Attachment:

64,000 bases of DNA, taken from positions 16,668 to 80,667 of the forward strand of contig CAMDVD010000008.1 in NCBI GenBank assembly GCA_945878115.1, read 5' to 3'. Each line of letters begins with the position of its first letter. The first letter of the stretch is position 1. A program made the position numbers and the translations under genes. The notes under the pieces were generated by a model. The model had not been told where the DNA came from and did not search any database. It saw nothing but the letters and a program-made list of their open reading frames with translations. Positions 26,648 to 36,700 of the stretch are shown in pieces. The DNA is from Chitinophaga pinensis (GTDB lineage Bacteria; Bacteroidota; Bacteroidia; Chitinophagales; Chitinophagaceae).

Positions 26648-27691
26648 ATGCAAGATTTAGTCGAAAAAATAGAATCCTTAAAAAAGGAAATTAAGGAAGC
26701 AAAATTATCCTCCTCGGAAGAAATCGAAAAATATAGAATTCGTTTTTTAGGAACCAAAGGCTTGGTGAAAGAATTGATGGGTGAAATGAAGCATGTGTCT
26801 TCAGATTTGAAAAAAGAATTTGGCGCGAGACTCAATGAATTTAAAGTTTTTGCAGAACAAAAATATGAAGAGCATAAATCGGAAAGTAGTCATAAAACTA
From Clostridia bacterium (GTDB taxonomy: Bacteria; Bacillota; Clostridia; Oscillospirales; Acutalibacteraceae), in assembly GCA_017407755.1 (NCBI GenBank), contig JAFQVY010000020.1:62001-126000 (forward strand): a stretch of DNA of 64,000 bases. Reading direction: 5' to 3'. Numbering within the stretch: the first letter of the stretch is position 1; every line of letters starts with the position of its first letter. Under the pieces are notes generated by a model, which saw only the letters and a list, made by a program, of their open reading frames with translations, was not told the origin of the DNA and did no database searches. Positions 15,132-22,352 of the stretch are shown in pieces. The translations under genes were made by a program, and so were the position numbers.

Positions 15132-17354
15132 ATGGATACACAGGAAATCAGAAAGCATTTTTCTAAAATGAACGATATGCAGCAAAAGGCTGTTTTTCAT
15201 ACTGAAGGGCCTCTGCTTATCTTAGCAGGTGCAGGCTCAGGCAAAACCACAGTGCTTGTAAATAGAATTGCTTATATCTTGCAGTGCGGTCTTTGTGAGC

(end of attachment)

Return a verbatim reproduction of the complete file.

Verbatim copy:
64,000 bases of DNA, taken from positions 16,668 to 80,667 of the forward strand of contig CAMDVD010000008.1 in NCBI GenBank assembly GCA_945878115.1, read 5' to 3'. Each line of letters begins with the position of its first letter. The first letter of the stretch is position 1. A program made the position numbers and the translations under genes. The notes under the pieces were generated by a model. The model had not been told where the DNA came from and did not search any database. It saw nothing but the letters and a program-made list of their open reading frames with translations. Positions 26,648 to 36,700 of the stretch are shown in pieces. The DNA is from Chitinophaga pinensis (GTDB lineage Bacteria; Bacteroidota; Bacteroidia; Chitinophagales; Chitinophagaceae).

Positions 26648-27691
26648 ATGCAAGATTTAGTCGAAAAAATAGAATCCTTAAAAAAGGAAATTAAGGAAGC
26701 AAAATTATCCTCCTCGGAAGAAATCGAAAAATATAGAATTCGTTTTTTAGGAACCAAAGGCTTGGTGAAAGAATTGATGGGTGAAATGAAGCATGTGTCT
26801 TCAGATTTGAAAAAAGAATTTGGCGCGAGACTCAATGAATTTAAAGTTTTTGCAGAACAAAAATATGAAGAGCATAAATCGGAAAGTAGTCATAAAACTA
From Clostridia bacterium (GTDB taxonomy: Bacteria; Bacillota; Clostridia; Oscillospirales; Acutalibacteraceae), in assembly GCA_017407755.1 (NCBI GenBank), contig JAFQVY010000020.1:62001-126000 (forward strand): a stretch of DNA of 64,000 bases. Reading direction: 5' to 3'. Numbering within the stretch: the first letter of the stretch is position 1; every line of letters starts with the position of its first letter. Under the pieces are notes generated by a model, which saw only the letters and a list, made by a program, of their open reading frames with translations, was not told the origin of the DNA and did no database searches. Positions 15,132-22,352 of the stretch are shown in pieces. The translations under genes were made by a program, and so were the position numbers.

Positions 15132-17354
15132 ATGGATACACAGGAAATCAGAAAGCATTTTTCTAAAATGAACGATATGCAGCAAAAGGCTGTTTTTCAT
15201 ACTGAAGGGCCTCTGCTTATCTTAGCAGGTGCAGGCTCAGGCAAAACCACAGTGCTTGTAAATAGAATTGCTTATATCTTGCAGTGCGGTCTTTGTGAGC